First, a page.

Royal Postpartum is Different than Average Woman’s

pregnant woman with photo of fetus

On July 23rd, England’s beloved couple, Prince William and Catherine, Duchess of Cambridge, welcomed their newborn baby boy to the world.  Amid the joy and excitement for the arrival of this royal baby came the unavoidable flocking of worldwide media to scrutinize Kate Middleton’s postpartum body at her first public appearance one day after birth.

Social media comments outlandishly portrayed our culture’s skewed perception of beauty and body image, highlighting the shallow standards of our beauty ideals.  A woman gracefully holding her newborn son resembled beauty more closely than the outcries of superficial body image that are continuously fed throughout our society and media.  In reality, there is much that can be said about Kate’s noble appearance to the public the day after the birth of her son.  She boldly exemplified strength and beauty that goes beyond what may be recognized by the media.  While many celebrities typically wait to make their first public appearance until they have made the “baby bounce back”, Kate unabashedly presented herself and her son to the world, unwilling to fit into the impractical mold that is often expected of new mothers.

Indeed, real mothers have curves and postpartum bellies and tired eyes because that is the REALITY of childbirth.  It can also be said that the majority of women do not entertain the luxuries that many celebrity mothers have, such as private trainers, chefs, stylists, etc.  However, these portrayals of celebrity mothers are often taken at face value, creating a disillusioned reality for the average mother who may already be struggling with body issues post-baby.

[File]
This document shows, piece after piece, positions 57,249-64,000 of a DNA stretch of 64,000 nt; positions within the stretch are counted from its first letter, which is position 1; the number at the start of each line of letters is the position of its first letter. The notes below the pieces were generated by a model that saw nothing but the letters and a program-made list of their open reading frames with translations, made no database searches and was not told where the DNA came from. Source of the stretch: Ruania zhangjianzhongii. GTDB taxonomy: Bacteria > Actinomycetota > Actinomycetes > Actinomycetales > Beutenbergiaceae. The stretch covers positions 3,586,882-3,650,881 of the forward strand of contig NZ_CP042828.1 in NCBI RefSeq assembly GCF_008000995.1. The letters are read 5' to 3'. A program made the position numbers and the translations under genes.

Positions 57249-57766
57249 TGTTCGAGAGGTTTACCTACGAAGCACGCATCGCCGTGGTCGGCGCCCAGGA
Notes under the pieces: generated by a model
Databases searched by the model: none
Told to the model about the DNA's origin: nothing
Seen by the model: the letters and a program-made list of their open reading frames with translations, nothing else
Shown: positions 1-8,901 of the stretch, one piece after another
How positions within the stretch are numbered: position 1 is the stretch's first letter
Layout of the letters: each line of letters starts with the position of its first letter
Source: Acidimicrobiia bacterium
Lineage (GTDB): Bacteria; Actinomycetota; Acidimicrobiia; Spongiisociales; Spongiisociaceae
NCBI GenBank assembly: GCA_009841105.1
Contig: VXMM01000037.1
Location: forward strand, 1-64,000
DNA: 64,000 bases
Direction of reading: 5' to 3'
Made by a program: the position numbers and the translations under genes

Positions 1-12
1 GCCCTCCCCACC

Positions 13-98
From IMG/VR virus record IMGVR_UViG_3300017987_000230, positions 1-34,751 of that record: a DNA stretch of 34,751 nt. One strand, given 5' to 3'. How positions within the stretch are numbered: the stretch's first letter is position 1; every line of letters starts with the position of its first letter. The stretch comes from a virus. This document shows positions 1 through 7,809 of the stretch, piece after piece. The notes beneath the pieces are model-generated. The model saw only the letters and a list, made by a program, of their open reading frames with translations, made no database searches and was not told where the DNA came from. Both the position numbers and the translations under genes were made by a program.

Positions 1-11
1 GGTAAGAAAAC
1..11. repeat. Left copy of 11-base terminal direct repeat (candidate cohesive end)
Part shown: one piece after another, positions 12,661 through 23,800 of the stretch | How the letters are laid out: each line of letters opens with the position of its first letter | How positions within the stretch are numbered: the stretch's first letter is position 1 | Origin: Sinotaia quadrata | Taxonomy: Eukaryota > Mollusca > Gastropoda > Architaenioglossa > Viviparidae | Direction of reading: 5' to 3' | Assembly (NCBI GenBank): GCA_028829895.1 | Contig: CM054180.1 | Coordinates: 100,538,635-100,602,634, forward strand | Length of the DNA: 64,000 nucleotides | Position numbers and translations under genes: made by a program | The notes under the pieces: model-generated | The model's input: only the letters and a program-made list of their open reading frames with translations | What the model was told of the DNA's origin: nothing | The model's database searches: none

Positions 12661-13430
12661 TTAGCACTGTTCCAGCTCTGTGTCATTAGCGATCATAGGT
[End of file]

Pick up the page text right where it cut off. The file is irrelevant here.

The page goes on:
Research studies have also examined and confirmed the impact of the media’s portrayal of the celebrity pregnancy experience on readers, especially those who are pregnant or postpartum.  One study in particular found that a gap appears to exist between celebrities’ experiences of pregnancy and new motherhood and those of average women [1].  This imbalance is worrisome as it may easily lead to unrealistic expectations about postpartum for the pregnant or new mothers that are viewing this content.

This is yet another stereotype that needs to be challenged and broken, for the sake of taking unneeded pressure and stress off new mothers who already have enough demand from them as it is.  Carrying and delivering a new baby into the world is not a task for the weary, one that is challenging for a woman – physically, mentally, and emotionally.  As a society, we should be supporting women (and men) in their journey of parenthood, not upholding unrealistic standards over their heads in any shape or fashion.

Eating disorders fester on negativity and evolve from feelings of insecurity, animosity, and shame.  If you are a new mother, may you be uplifted by the wonderment of what your body created and the new life that came from you, not subdued by the burdens our culture would wish to impose on you.  There is freedom in knowing that you ARE enough and that you are beautiful, simply for who you are.

References:

[1]: http://www.ncbi.nlm.nih.gov/pmc/articles/PMC3246040/

About Jacquelyn Ekern, MS, LPC

Jacquelyn Ekern founded Eating Disorder Hope in 2005, driven by a profound desire to help those struggling with anorexia, bulimia and binge-eating disorder. This passion resulted from her battle with, and recovery from, an eating disorder. As president, Jacquelyn manages Ekern Enterprises, Inc. and the Eating Disorder Hope website.